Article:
Widgetcraft 2007

witchesWidgetcraft is not witchcraft, but there is some magic in it for book marketers.  Widgets are small chunks of software that perform simple functions and can be easily inserted onto a web page, blog or page on a social networking site.  Their appeal is that they bring a information to you vs. you having to surf to a site for the information.  Widgets have been around for awhile, but only recently has their potential for use in viral marketing campagins begun to be appreciated by marketers. 

Today’s widgets can be used for brand building, e-commerce and / or entertainment.  The economics of most e-commerce widgets available today are pretty straightforward.  Generally, the widget developer and web page owner (where the widget is hosted) earn a piece of the revenue whenver a transaction is consumated, similar to an affiliate program.

Recently, Facebook, the second largest social networking site behind MySpace, created a sensation when it announced that it would open the code used to power its site to widget devvelopers.  One example, featured in the July 23 issue of BusinessWeek, was a widget developed by iLike.com which lets you share your musical favorites with all your friends on Facebook and compare your tastes with theirs.   It’s a subtle form of sharing, recommendation and discovery all rolled into one.   Widgets have the power to bring a web experience to the user.  For example, nba.com has created trading card widgets that let you see a picture of your favorite players, view constantly updated statistics and link to news stories and videos about them.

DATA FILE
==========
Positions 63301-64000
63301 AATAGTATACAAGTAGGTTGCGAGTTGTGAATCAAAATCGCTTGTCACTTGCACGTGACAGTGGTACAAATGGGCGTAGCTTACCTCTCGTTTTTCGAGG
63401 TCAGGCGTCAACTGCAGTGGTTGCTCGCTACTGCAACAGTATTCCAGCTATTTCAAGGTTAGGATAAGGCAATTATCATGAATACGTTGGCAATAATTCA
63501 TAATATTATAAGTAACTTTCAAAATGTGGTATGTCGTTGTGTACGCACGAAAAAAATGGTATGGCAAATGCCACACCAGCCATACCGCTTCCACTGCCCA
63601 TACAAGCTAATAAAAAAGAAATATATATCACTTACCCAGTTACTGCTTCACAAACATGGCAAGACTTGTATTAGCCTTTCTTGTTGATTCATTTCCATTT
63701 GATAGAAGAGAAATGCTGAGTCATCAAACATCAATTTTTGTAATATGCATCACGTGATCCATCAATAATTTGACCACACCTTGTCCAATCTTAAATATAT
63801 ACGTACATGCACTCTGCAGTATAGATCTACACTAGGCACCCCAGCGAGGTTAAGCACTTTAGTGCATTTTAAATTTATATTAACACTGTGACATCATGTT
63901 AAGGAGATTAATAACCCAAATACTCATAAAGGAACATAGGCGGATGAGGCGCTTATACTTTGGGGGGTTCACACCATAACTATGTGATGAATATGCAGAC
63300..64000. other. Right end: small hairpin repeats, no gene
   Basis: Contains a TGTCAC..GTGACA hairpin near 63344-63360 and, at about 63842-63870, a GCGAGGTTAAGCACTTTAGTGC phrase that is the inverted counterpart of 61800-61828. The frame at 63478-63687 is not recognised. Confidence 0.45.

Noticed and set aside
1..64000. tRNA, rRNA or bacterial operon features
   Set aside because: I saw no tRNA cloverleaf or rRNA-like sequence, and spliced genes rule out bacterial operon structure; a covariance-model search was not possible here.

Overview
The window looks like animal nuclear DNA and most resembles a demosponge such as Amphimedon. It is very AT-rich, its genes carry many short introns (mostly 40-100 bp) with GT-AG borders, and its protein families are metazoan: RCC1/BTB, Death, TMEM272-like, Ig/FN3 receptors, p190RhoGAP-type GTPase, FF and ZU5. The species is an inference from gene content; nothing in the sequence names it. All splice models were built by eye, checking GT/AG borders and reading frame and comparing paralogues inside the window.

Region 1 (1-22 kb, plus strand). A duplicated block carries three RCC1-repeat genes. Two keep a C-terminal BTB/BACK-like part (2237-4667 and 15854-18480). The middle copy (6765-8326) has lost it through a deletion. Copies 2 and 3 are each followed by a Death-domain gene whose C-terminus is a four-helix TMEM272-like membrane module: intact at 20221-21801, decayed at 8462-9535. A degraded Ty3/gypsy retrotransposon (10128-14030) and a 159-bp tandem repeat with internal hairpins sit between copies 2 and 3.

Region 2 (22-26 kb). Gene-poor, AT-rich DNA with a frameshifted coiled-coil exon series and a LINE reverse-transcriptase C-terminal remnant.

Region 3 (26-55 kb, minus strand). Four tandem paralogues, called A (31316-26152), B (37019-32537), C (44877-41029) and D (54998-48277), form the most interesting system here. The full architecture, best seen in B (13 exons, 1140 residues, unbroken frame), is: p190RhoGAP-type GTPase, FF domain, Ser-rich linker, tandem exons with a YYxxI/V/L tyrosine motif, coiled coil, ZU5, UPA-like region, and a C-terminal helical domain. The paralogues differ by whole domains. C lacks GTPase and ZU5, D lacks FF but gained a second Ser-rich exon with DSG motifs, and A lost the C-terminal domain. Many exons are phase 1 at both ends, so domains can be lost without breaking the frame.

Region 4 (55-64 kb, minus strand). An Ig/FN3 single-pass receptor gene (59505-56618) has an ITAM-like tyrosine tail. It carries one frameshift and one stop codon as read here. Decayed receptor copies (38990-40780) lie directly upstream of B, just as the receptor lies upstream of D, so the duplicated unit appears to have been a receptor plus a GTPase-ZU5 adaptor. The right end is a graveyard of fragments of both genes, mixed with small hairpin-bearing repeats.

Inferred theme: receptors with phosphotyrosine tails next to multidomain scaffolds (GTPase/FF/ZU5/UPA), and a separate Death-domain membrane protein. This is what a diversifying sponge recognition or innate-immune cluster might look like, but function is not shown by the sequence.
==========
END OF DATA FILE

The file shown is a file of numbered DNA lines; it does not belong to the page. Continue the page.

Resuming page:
miniature booksNow, imagine a book widget that lets you see the cover of a new release, read excerpts, hear an interview with the author and view a book trailer.  It could even feature a link to Amazon or the publisher’s site so you could order the book.  All in one little widget that anyone can just drop onto their blog or web page.  Widgets such as this could facilitate viral book marketing campaigns.  Now stretch your imagination just a bit further and you have the same widget appearing on the new generation of smart mobile phone – e.g. the iPhone. 

Widgets may prove the point the point that in the Web 2.0 world, small is beautiful.  And no one ever got burned at the stake for thinking small.

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